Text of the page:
- Andrew Deuchar. Andrew's research examines the experiences of young men that have migrated from rural to urban areas in north India in pursuit of education and work. While acknowledging the hardships that migration encompasses, my work gives emphasis to the profound social changes that youth are forging in this process. Supervisors: Dr Jane Dyson and Professor Craig Jeffrey.
- Nikolaus Gerold. Nikolaus' doctoral research examines the role of youth in social and political change in North India from the perspective of Cultural Anthropology and Social Geography. His interests lie in youth cultures, political temporalities, social atmospheres and aesthetics. Supervisors: Dr Jane Dyson and Professor Craig Jeffrey.
- Soe Soe Htway. Soe Soe's research examines the impacts of Foreign Direct Investment at the local level, and the broader implications for rural development of Myanmar. Supervisors: Dr Celia McMichael, Dr Vanessa Lamb, and Associate Professor Wolfram Dressler.
- Carolina Mayen Huerta. Carolina is interested in analysing the disparities in access to and the quality of public open spaces in Mexico City and their effect on subjective well-being outcomes. Supervisors: Dr Ariane Utomo and Dr Ilan Wiesel
- Chenchen Shi. Chenchen is interested water and environmental management. Her current research examines industrial water use behaviour in China. Supervisors: Emeritus Professor Michael Webber and Professor Mark Wang.
- Elena Tjandra. Elena is interested in the political ecologies of water and extraction. Her doctoral research will focus on how livelihoods are affected by water governance in areas affected by mining in Central America. Supervisors: Professor Anthony Bebbington and Dr Vanessa Lamb.
- Tessa Toumbourou. Tessa Toumbourou's research explores gender, livelihoods and land use change in rural East Kalimantan, Indonesia. Supervisors: Associate Professor Simon Batterbury and Dr Wolfram Dressler.
- Pia Treichel. Pia's research is a critical examination of the reach and impact of international climate finance and whether it is benefitting the most vulnerable. Supervisors: Professor Jon Barnett and Dr Celia McMichael.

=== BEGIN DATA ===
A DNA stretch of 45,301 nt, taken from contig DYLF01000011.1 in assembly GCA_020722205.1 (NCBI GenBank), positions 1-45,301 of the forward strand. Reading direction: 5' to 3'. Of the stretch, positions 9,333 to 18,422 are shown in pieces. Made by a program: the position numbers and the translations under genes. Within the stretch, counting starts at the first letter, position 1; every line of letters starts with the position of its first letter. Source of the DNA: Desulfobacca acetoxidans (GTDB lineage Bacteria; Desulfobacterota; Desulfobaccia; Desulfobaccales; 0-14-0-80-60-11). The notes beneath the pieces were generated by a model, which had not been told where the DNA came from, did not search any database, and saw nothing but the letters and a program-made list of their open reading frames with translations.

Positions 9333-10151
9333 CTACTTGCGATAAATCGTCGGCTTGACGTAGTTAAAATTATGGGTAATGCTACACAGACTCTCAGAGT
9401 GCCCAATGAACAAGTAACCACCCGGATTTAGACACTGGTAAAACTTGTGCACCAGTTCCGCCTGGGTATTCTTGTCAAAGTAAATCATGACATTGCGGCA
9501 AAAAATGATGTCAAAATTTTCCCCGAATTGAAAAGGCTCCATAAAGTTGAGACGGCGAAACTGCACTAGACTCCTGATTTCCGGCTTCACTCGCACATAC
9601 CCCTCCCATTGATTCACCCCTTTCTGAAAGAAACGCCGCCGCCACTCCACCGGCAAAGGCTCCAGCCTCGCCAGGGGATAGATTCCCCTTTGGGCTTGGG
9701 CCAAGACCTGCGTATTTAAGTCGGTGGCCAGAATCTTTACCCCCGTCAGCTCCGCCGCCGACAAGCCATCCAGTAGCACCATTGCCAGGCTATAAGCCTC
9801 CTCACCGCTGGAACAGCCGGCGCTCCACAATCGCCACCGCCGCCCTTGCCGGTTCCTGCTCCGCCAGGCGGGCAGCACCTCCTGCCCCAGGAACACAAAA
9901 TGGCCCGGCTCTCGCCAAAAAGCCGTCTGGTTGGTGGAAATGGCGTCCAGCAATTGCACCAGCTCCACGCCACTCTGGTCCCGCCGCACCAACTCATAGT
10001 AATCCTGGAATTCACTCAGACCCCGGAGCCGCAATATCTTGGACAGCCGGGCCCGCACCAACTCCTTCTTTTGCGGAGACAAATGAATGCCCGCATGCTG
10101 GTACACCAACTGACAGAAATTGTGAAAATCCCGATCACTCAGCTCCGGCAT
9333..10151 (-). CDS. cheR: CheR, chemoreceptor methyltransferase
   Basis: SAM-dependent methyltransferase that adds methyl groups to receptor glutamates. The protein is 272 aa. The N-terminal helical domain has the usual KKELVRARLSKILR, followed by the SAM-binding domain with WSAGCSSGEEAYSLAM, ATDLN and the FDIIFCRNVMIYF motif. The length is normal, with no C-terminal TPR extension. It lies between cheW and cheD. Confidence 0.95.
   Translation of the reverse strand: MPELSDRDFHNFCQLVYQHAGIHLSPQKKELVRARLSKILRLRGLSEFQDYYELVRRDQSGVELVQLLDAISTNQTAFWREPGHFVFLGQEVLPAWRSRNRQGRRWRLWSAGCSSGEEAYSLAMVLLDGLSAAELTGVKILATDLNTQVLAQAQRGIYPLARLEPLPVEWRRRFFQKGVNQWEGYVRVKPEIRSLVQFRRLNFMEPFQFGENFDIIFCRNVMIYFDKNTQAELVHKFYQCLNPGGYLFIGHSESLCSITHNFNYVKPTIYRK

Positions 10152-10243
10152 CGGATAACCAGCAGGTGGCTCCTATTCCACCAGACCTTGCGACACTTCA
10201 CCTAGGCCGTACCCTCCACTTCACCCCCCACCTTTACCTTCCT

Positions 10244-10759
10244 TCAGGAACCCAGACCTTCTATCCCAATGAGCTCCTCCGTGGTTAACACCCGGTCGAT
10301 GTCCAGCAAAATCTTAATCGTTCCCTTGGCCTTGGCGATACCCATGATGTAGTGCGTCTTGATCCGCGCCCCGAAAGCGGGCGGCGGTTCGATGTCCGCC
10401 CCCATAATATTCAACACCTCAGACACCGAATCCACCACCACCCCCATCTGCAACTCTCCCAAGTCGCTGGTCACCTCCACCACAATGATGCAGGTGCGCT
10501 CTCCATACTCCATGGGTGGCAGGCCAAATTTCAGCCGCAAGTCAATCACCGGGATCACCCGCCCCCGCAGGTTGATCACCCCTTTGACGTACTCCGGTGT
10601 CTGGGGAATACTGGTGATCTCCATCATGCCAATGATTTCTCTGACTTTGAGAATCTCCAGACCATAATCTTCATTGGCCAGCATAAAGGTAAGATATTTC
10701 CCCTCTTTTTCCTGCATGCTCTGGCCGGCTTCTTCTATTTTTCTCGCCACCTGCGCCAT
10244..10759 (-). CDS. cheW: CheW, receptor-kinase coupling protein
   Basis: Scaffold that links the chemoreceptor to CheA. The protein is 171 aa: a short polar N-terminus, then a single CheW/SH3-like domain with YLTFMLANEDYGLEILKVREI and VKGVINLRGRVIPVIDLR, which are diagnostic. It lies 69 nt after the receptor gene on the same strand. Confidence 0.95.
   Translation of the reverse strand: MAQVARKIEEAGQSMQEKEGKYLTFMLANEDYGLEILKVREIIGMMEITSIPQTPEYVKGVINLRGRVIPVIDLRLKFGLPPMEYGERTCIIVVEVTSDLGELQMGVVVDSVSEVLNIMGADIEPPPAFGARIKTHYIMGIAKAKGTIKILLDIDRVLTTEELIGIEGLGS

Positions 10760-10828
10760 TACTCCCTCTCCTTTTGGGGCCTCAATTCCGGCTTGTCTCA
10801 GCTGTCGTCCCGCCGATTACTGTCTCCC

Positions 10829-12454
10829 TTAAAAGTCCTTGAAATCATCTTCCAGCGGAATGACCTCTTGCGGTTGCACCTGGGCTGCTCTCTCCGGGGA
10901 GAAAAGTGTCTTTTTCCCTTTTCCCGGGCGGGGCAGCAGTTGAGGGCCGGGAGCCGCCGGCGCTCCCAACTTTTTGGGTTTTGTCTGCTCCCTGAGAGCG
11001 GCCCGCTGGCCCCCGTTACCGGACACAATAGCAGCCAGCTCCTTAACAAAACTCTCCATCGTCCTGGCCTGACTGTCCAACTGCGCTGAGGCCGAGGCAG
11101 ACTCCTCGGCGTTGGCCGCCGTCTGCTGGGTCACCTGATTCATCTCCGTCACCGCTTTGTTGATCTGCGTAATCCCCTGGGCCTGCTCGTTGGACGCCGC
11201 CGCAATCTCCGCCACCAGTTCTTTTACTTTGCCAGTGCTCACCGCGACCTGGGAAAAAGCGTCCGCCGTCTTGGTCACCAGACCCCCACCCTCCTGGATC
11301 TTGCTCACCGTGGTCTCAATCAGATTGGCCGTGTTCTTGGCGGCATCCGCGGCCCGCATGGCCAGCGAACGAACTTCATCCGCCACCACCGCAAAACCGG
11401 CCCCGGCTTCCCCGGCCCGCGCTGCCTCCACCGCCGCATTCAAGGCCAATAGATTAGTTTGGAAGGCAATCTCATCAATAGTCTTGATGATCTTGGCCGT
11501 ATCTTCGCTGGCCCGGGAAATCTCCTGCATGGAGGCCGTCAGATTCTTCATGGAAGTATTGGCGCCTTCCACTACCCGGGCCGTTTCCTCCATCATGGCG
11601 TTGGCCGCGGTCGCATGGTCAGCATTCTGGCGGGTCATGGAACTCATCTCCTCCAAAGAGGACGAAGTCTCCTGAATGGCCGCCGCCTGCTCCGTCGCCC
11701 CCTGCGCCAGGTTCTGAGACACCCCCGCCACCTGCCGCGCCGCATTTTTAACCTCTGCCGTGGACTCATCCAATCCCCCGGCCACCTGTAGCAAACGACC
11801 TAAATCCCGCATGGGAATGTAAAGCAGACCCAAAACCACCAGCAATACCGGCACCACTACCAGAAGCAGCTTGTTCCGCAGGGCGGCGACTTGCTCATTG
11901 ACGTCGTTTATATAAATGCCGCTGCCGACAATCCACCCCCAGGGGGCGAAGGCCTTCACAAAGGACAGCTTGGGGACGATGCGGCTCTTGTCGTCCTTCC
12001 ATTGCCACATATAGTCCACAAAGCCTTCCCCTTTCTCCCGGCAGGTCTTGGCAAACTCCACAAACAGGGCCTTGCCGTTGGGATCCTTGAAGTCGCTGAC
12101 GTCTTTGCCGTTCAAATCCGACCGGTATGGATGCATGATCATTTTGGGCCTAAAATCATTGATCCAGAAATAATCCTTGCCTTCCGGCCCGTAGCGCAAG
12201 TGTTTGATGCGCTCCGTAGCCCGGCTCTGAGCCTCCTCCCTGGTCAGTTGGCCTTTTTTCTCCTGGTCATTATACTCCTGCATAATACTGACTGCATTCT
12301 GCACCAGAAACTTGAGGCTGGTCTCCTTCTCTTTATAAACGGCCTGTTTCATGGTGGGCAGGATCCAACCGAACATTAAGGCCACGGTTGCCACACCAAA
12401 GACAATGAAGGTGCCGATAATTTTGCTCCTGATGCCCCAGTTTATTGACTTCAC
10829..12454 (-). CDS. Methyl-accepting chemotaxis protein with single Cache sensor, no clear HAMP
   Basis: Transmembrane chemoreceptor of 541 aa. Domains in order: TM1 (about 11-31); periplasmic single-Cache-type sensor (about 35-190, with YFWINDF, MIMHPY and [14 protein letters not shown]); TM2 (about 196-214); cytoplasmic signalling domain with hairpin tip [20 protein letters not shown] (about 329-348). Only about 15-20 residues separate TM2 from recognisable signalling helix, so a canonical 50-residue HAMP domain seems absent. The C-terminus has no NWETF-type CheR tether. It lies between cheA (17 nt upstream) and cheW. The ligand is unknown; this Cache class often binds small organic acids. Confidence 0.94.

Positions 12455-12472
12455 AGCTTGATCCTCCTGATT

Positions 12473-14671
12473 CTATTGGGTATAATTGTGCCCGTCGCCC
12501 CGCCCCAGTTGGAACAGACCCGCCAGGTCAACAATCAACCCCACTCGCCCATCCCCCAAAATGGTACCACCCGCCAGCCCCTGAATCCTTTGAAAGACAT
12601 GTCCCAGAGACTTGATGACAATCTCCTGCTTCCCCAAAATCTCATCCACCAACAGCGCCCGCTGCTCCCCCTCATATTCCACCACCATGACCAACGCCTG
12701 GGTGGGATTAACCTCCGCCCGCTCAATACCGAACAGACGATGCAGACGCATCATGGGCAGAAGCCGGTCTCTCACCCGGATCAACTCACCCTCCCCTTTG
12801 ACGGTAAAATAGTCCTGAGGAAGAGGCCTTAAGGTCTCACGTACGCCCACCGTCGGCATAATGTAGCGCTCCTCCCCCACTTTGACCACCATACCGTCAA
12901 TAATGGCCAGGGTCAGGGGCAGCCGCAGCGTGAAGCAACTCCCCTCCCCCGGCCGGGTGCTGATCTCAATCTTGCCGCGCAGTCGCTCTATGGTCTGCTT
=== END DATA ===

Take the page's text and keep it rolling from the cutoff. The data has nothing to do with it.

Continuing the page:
- Gisselle Vila Benites. Gisselle researches the configuration of mining political settlements and their influence in the informalization of artisanal and small-scale mining through a comparative case study (Colombia and Peru). Supervisors: Professor Anthony Bebbington and Dr Vanessa Lamb.
- Wenjing Zhang. Wenjing is currently working on the relationship between water availability and urban development, with a focus on how to provide water resources for the new city of Xiong'an, located outside Beijing, and how it will use water resources for urban planning. Her research interests include sustainable land use and sustainable urban water management. Supervisors: Professor Mark Wang and Professor Emeritus Michael Webber.
- Yue Zhao. Regulation and effects of 'organic' farming in the Danjiangkou source area. Supervisors: Professor Mark Wang, Dr Sarah Rogers.
- Nahui Zhen. Nahui’s research investigates public trust in the institutions managing drinking water quality in Shanghai, China. Supervisors: Professor Jon Barnett, Professor Michael Webber and Professor Mark Wang.
Applications are invited for PhD Projects in the School of Geography at the University of Melbourne.
We offer a number of PhD Projects each year, funded variously by the University, academic staff research grants or other sponsors (including for example Endeavour Scholarships, Australian Awards; the China Scholarship Council, and Vietnam International Education Development). We seek high performing students with an average weighted mark in Honours and/or Masters of >85% (+GPA equivalent).
The School of Geography is one of Australia’s premier departments. Our current areas of world-leading research include international development, urbanisation, biogeography and earth surface processes, with an overarching interest in the environment and environmental change. We are also embarking on a new specialisation in health geography.
The following are some of our potential PhD Projects. For any information about these research Projects, contact the relevant supervisors.
Supervisor: Professor Anthony Bebbington
Mining and society in a changing environment: governing conflicts over resource access in Indonesia and Latin America.
This project will address how climate change is affecting the governance of natural resources in areas affected by both large and small scale mining. Of particular interest is how conflicts over water among mines, farmers, communities and urban settlements take form, are negotiated, and affect broader institutions and technologies of water governance. These governance questions can be addressed at different scales (from the territory to national scales), and for different types of mining, depending on the interest of the student. The project is linked to a larger Australian Laureate Fellowship program addressing these questions across Latin America, SE Asia and Australia.